Budget CPU Shootout: Clash of the 'ronsby Derek Wilson on December 4, 2003 10:55 AM EST
- Posted in
The ContendersSince this is a budget roundup, price is a very important factor in decision making. To get an idea of how current pricing is shaping up, here are the prices of these processors at the time of publishing, sorted from the most expensive to the least (pulled from our DealTime engine).
|Intel Pentium 4 1.8A||$120|
|AMD Athlon XP 2600+ (2083MHz)||$88|
|AMD Athlon XP (Barton) 2500+ (1833MHz)||$86|
|Intel Celeron 2.6GHz||$85|
|AMD Athlon XP 2400+ (2000MHz)||$68|
|Intel Celeron 2.4GHz||$68|
|Intel Celeron 2.2GHz||$67|
|Intel Celeron 2.0GHz||$65|
|AMD Athlon XP 2200+ (1800MHz)||$63|
|AMD Athlon XP 1700+ (1466MHz)||$56|
|AMD Duron 1.6GHz||$41|
The prices fall where we would expect. Intel processors are priced near AMD CPUs with similar model numbers. That makes a price–to-performance comparison fairly simple, as the only factor we really need to consider is performance.
The Athlon XP processor has been in the spotlight for quite some time. Over the years, what used to be high end processors are given new life as budget products. The technology behind the Athlon XP and Pentium 4 1.8A are very well documented, so we'll spend some time speaking about the other players in this review.
The main difference between a Pentium 4 processor and a Celeron is cache (high speed memory on the processor core) size. The Celeron takes a cut in L2 cache from 512KB down to 128KB. The L1 cache in the Celeron remains unchanged from that of its big brother. Cutting down the L2 cache's size will increase cache misses (number of times when the information that the processor needs is not located in the cache), which will slow down the processor while it has to wait for its data.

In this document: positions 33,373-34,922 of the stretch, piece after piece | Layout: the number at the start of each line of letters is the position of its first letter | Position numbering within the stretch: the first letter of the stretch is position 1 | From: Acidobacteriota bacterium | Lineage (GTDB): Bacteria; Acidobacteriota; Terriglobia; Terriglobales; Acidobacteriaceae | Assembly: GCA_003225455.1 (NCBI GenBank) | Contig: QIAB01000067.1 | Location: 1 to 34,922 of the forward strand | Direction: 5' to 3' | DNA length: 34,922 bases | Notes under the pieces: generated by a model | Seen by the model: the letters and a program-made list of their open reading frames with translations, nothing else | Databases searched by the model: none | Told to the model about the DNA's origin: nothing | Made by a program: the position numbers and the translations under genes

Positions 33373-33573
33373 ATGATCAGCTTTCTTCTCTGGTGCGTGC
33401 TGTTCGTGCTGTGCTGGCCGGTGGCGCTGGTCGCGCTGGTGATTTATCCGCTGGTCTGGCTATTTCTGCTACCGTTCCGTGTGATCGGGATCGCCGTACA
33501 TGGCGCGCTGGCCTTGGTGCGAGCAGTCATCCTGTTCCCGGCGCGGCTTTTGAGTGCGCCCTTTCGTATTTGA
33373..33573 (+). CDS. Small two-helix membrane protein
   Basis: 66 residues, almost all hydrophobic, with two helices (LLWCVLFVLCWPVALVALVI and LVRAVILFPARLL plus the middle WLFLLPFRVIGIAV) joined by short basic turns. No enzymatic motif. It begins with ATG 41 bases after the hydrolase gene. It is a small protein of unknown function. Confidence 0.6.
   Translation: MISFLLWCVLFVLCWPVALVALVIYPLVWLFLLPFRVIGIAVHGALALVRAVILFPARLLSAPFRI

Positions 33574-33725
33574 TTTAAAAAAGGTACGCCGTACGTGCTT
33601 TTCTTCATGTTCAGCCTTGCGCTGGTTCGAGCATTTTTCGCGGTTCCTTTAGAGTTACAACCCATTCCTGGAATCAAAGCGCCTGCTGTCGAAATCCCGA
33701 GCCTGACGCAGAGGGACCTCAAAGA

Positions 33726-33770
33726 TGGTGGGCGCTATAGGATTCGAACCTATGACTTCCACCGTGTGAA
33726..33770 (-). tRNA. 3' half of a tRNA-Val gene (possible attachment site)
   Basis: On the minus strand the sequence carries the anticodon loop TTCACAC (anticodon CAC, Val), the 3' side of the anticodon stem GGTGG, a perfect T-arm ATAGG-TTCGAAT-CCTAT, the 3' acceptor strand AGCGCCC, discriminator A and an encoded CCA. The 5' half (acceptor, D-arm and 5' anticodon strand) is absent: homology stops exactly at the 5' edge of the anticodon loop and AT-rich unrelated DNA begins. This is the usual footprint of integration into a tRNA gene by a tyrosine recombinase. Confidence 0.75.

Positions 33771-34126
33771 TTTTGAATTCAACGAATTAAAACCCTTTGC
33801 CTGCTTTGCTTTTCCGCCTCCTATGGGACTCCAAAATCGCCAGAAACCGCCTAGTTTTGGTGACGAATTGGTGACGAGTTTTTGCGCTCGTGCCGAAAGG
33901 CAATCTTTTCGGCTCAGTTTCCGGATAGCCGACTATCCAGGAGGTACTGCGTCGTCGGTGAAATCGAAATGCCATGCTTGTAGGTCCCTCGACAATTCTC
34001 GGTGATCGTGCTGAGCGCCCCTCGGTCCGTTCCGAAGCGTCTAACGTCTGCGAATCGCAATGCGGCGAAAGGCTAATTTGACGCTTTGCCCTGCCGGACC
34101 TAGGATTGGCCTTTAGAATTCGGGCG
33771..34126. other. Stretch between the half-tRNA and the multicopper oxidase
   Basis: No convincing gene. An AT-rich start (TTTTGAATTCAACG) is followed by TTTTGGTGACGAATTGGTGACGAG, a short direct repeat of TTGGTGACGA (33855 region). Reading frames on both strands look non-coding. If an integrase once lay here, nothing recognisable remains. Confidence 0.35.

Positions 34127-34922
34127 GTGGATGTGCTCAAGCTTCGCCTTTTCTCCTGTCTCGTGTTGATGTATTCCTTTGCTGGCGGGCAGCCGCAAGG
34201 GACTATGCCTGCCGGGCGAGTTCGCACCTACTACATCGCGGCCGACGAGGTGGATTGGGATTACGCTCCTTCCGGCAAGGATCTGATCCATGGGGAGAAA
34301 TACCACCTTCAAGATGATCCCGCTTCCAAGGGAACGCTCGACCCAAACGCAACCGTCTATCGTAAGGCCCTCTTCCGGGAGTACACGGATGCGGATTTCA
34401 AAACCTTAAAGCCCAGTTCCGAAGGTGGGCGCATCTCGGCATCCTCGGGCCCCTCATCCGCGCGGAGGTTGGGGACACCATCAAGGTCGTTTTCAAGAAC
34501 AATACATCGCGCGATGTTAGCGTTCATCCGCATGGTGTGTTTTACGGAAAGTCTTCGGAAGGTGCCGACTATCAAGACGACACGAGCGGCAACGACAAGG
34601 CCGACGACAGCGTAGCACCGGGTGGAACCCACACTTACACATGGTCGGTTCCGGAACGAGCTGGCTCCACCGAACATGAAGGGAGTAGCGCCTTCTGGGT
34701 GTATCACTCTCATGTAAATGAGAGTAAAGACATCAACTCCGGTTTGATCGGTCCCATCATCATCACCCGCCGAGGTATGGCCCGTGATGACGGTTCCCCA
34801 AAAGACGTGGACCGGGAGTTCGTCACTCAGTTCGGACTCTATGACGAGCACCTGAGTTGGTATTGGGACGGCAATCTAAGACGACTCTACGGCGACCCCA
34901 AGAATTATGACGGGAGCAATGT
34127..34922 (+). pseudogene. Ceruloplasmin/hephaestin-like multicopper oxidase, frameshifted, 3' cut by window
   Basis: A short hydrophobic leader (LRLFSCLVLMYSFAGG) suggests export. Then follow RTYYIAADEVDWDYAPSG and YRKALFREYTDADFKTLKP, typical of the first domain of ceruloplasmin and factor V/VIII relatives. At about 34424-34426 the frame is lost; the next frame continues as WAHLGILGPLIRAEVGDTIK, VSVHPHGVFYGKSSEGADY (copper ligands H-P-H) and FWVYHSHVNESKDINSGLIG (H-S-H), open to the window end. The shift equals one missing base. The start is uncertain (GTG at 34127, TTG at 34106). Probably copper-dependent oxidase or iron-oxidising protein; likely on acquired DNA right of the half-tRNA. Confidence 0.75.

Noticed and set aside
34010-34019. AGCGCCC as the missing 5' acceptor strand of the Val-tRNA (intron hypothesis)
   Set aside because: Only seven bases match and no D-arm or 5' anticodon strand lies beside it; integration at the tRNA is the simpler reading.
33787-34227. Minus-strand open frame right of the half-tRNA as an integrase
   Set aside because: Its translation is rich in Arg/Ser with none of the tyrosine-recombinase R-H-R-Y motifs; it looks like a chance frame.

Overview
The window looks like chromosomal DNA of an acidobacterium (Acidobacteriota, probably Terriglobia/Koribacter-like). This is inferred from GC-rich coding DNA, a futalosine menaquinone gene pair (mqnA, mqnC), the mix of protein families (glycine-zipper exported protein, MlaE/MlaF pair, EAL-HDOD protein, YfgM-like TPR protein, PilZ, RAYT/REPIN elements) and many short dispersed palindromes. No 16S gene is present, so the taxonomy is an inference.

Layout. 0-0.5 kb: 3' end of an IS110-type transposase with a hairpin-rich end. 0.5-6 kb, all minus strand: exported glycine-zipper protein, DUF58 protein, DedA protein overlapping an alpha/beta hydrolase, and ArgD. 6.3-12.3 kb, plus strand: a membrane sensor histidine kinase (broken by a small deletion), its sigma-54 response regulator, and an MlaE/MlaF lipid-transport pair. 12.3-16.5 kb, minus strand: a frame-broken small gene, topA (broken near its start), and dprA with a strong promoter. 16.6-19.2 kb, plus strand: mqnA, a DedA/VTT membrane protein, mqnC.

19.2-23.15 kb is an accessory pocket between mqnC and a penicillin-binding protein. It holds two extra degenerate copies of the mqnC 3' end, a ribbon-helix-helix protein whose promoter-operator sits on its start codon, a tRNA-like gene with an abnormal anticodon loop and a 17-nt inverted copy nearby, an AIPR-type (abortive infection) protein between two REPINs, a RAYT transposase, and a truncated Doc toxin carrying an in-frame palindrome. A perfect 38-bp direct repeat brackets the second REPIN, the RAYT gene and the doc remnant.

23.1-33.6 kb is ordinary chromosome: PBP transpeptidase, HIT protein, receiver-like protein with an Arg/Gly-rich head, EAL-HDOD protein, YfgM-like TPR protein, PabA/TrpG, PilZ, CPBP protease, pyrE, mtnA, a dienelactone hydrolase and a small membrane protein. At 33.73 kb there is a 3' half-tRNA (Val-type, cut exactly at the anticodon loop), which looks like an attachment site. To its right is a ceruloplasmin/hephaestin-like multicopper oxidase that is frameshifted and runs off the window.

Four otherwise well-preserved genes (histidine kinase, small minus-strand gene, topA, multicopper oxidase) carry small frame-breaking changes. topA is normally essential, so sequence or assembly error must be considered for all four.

The Celeron processors are also limited to a 400MHz system bus, which, in turn, limits RAM speeds on the system to 133MHz (DDR266) when used on 865 or 875 based motherboards. Aside from these, the only other difference between Celeron and Pentium 4 is that none of the Celerons offer HyperThreading.
Celeron processors are available in many speed grades between 1.7GHz and 2.8GHz. For this comparison, the fastest Celeron under our $100 price point runs at 2.6GHz.
Like the Celeron, the Duron is basically a stripped down version of a mainstream processor. In this case, we drop to a 64KB L2 cache. The L1 cache on the Duron remains at 128KB, giving the AMD budget line a larger overall cache than the Celeron. The Duron also operates on a 133MHz FSB, and there isn't a limit on RAM speed as there is with the Celeron line when used on any Socket-A platform.
The Duron processor is currently only available in three speed grades: 1.4GHz, 1.6GHz and 1.8GHz. For this review, we tested with the 1.6GHz model.